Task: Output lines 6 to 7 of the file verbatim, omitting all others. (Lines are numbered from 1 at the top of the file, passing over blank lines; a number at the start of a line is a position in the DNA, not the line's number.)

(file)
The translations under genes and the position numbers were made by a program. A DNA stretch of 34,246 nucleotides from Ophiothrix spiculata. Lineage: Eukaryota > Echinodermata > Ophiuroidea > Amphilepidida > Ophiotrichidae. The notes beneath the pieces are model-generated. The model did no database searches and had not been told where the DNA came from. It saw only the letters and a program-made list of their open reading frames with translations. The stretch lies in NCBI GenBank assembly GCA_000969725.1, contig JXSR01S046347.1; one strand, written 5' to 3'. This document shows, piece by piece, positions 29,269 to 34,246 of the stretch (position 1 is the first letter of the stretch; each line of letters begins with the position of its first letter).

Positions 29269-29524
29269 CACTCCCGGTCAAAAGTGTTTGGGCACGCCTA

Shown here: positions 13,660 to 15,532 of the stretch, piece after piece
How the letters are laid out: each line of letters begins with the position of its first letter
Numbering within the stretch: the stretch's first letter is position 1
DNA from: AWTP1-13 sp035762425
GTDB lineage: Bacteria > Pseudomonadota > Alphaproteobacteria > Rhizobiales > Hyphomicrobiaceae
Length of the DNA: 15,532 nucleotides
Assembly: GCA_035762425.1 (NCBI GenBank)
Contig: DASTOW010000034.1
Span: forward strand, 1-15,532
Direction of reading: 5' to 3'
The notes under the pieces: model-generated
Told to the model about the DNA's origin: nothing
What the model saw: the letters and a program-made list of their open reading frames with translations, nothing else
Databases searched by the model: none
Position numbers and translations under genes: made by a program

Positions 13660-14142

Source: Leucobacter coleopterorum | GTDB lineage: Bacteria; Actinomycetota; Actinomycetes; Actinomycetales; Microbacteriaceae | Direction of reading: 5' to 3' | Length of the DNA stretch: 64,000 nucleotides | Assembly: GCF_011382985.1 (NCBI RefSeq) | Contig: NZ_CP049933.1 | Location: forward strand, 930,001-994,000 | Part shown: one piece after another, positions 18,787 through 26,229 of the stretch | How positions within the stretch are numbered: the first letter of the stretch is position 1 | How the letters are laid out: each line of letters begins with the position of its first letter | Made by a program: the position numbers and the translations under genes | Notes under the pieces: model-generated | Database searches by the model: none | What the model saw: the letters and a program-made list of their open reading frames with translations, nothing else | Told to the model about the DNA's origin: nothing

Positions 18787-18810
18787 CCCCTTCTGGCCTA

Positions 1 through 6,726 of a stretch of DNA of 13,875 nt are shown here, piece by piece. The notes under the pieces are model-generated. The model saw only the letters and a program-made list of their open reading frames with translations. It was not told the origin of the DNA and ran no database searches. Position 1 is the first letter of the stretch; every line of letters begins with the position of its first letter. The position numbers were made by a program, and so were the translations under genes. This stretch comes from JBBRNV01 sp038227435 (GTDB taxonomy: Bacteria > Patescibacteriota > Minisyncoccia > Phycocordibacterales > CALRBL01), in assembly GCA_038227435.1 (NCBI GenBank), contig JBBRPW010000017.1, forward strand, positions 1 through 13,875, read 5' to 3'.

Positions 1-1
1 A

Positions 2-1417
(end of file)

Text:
Numbering within the stretch: the stretch's first letter is position 1
DNA from: AWTP1-13 sp035762425